Tuesday, April 30, 2013

propagating basil

Dr Pepper Cake


DR. PEPPER CAKE

1 box yellow cake mix
1 box instant vanilla pudding
4 eggs
3/4 cup oil
1 10 oz. can of Dr. pepper
3/4 cups walnuts (Chopped)
Glaze: 1 cup powdered sugar and 1 tsp vanilla and enough Dr. pepper to make a thin glaze.

How to make it

Turn oven to 350 degrees.
Grease a bundt pan.
Mix all ingredients together and pour into bundt pan.
Bake for one hour.
After cake cools , pour glaze over the top. Cut and serve.

Pallet Ideas












Chicken Enchilada Dip Roll-Ups


  • I have made Enjoy everyone!!!

Chicken Enchilada Dip Roll-Ups
Ingredients:
2 - 8 oz. packages cream cheese, softened
1 1/3 cup shredded Mexican blend cheese
1 teaspoon garlic, finely minced (I used my garlic press)
1 1/2 Tablespoon chili powder
1 teaspoon cumin
Cayenne pepper to taste
Salt to taste
1 Rotisserie chicken, skinned and shredded - If you can find a southwest flavored chicken, that would be even better.
1/2 bunch cilantro, chopped
4 green onions, chopped
10 oz. can Rotel tomatoes
1 package jalapeno cheddar tortillas

Directions:
Mix cheeses together until well blended.
Add all remaining ingredients and mix well.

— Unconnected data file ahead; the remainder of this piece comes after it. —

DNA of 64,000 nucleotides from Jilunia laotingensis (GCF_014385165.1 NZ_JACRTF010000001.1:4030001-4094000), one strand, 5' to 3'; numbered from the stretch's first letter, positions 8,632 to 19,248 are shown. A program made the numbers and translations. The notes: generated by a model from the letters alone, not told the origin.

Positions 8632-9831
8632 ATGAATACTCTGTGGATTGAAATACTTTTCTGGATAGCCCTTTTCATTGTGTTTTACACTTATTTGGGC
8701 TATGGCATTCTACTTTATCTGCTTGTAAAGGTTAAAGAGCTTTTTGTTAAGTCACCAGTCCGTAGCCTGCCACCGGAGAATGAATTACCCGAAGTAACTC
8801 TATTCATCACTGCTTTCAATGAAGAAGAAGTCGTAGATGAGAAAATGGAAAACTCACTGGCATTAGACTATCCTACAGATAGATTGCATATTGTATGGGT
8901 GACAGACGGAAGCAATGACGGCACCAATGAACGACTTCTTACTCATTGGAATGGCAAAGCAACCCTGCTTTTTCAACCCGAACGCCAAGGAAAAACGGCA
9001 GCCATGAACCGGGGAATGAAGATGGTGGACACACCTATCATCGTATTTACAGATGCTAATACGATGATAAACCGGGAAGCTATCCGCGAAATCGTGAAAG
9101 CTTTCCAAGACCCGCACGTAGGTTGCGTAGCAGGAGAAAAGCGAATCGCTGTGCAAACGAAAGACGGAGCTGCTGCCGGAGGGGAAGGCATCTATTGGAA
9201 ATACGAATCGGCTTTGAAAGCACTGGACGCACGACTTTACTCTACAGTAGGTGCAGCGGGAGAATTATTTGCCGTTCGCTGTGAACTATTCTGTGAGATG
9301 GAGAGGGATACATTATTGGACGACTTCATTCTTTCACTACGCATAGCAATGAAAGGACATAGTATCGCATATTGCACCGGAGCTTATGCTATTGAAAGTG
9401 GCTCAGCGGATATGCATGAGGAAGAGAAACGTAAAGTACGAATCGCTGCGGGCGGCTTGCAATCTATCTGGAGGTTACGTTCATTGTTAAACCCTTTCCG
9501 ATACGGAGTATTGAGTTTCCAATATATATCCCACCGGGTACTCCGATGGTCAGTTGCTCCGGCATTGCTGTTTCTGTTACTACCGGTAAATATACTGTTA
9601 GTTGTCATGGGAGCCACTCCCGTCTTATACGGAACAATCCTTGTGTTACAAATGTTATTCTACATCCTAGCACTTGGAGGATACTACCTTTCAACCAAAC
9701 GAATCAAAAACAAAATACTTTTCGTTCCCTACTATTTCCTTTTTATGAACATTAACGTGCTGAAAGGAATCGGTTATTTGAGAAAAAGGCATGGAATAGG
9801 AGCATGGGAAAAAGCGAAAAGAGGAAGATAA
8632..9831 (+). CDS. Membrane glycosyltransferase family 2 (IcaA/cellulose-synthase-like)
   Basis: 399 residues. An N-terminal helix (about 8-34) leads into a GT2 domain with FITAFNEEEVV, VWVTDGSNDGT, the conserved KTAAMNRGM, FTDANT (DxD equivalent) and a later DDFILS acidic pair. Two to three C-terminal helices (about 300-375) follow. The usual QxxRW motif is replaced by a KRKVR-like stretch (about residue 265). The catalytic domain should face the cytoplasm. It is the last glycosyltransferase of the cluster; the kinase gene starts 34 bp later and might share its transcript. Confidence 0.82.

Cover and refrigerate for at least one hour.
Place one heaping spoonful onto tortilla.
Spread to edges using a metal spatula.
Roll and cut into slices.

    Chicken Enchilada Dip Roll-Ups
    Ingredients:
    2 - 8 oz. packages cream cheese, softened
    ... 1 1/3 cup shredded Mexican blend cheese
    1 teaspoon garlic, finely minced (I used my garlic press)
    1 1/2 Tablespoon chili powder
    1 teaspoon cumin
    Cayenne pepper to taste
    Salt to taste
    1 Rotisserie chicken, skinned and shredded - If you can find a southwest flavored chicken, that would be even better.
    1/2 bunch cilantro, chopped
    4 green onions, chopped
    10 oz. can Rotel tomatoes
    1 package jalapeno cheddar tortillas

    Directions:
    Mix cheeses together until well blended.
    Add all remaining ingredients and mix well.
    Cover and refrigerate for at least one hour.
    Place one heaping spoonful onto tortilla.
    Spread to edges using a metal spatula.
    Roll and cut into slices.

Monday, April 29, 2013

DIY Dry Shampoo

t-shirt remake

Cleaning Closet Organization


Shoe Organizer Cleaning Supplies
If you’re a fan of Real Simple you know we love storing things other than shoes in a hanging shoe organizer. Those pockets are perfectly sized for so many things, including cleaning supplies!